Civitavecchia is another ancient Etruscan town but today it's best known as the city's main port.
An excellent shore excursion or day trip from Rome are the nearby ruins of the Terme Taurine, also known as the Baths of Trajan.
The baths are among the most well-preserved Roman ruins in the south Etrurian area. You can clearly see the difference in the architectural styles between the time of the baths' construction in the 1st century BCE and the later expansion under Emperor Trajan in the 2nd century CE.
A bit further up the coast, close to Civitavecchia, another site for a Rome day trip or shore excursion is Tarquinia, an Etruscan town known for its well-preserved Necropolis with stunningly painted tombs.
The best way to explore the necropolis is by taking a guided tour, because it is so rich with art and history, and having an expert explain it all will bring it to life for you.
Don't miss the National Etruscan Museum, housed within the Palazzo Vitelleschi in the town of Tarquinia, walking distance from the tombs. The museum has a superb collection of Etruscan art and artifacts and is definitely worth a visit.
One more site to visit in the area if you want to explore nature and Etruscan tombs is Cerveteri.
Both Tarquinia and Cerveteri are UNESCO heritage sites.
Cerveteri is home to the Necropolis “Banditaccia”, one of the largest and most important Etruscan necropolises in all of Italy.
The site includes over 1,000 tombs, many of which are well-preserved. This is truly an oasis for history buffs.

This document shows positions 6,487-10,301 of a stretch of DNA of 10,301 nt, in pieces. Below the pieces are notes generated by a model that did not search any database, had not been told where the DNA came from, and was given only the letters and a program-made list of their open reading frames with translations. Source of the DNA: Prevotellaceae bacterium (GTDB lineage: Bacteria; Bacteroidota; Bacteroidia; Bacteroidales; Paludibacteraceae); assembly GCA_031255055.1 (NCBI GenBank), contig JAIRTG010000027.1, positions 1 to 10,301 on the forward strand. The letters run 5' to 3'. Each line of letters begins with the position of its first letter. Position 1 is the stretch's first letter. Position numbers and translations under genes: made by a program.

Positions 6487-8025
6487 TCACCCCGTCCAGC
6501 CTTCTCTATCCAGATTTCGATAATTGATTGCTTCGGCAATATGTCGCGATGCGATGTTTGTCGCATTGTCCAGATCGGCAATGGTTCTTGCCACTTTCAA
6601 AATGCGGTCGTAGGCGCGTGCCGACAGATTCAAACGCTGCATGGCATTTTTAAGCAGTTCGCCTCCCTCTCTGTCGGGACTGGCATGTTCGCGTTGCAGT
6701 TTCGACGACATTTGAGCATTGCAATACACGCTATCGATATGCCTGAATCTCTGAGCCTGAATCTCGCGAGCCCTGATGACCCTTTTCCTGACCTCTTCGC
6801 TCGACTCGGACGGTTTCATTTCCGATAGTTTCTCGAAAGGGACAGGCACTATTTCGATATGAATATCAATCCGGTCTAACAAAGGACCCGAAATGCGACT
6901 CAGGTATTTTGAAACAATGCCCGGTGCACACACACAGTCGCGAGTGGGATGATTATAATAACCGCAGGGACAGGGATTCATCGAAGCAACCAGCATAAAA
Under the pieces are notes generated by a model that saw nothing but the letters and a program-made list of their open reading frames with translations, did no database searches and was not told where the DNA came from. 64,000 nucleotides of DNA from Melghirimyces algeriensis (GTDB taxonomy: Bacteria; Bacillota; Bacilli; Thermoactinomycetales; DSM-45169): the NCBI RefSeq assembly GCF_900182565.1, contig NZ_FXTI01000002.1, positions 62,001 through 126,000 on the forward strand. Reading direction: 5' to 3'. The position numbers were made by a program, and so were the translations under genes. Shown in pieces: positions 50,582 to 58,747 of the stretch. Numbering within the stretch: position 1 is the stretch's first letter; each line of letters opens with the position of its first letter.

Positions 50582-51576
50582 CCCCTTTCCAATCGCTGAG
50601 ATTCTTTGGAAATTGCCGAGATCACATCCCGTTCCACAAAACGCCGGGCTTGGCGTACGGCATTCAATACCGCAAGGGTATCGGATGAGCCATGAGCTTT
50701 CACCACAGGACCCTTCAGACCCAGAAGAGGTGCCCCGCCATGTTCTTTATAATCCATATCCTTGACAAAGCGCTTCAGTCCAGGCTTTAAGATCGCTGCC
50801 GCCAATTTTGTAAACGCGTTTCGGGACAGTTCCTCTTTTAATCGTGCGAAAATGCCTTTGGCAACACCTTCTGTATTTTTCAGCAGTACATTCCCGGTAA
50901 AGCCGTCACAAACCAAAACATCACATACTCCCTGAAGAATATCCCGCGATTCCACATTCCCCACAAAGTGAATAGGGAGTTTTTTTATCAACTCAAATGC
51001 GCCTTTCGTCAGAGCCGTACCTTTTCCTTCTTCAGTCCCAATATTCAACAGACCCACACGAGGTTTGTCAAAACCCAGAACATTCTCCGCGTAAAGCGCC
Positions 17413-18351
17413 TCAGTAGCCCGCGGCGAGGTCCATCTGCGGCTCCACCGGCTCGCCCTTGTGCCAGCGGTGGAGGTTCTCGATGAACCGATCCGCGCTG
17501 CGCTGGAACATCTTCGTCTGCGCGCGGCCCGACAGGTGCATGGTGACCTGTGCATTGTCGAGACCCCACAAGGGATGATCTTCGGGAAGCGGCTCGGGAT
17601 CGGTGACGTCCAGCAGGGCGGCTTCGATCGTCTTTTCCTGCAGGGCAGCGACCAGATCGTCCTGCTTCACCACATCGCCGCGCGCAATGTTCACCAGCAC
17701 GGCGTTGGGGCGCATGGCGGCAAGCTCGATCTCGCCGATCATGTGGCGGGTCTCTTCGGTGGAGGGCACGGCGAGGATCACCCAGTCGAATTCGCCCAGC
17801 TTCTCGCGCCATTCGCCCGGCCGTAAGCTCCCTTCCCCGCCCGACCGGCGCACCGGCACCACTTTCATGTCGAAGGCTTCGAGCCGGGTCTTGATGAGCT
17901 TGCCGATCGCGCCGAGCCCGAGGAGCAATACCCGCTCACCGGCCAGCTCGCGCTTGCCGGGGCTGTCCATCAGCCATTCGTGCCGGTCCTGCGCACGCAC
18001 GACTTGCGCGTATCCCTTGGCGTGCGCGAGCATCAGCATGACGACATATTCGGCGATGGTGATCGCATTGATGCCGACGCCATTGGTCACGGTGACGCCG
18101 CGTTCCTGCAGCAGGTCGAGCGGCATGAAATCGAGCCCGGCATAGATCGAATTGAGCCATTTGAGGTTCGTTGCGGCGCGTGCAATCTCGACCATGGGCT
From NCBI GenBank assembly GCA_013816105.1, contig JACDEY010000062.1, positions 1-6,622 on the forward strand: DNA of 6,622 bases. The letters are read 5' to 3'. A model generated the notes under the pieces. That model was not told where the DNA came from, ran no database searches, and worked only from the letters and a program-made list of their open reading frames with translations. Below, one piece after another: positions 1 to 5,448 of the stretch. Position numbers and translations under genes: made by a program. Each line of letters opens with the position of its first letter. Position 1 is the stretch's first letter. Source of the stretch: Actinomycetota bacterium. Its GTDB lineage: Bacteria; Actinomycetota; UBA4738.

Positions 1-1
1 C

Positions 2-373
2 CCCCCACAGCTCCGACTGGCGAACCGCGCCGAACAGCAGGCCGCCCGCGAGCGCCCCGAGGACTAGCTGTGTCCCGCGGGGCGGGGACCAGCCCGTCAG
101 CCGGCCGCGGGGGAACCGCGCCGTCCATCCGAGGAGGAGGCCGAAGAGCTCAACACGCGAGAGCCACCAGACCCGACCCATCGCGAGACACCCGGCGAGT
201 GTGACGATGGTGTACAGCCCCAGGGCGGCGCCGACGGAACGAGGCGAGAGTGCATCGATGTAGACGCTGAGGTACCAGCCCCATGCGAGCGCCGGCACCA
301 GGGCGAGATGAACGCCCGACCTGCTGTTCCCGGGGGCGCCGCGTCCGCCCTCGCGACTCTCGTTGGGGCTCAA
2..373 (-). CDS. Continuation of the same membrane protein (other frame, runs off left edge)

You can easily walk among the tombs and enter many of them to glimpse a fascinating insight into these ancient people.
On our visit, Roma Experience arranged for the custodian of the private prince’s palace, Palazzo Ruspoli, to allow us inside and show us around (no photos allowed but trust me, it was absolutely gorgeous and a very special experience!)
Locals and tourists alike flock to Santa Severa and to neighboring Santa Marinella to enjoy the beautiful beaches and fresh seafood, but there is a world of history, art, and nature if you care to explore further. This area is also perfect to escape the heat of the city center during the summer!
The castle is a massive 15th-century fortress that overlooks the Tyrrhenian Sea. It's well worth a visit for the sea coast views alone, but there is also an interesting museum with exhibits on the Etruscans, Romans, and Middle Ages.
And luckily for us, thanks to Roma Experience, we were able to visit the usually-closed baptistery, with frescoes by Antoniazzo Romano.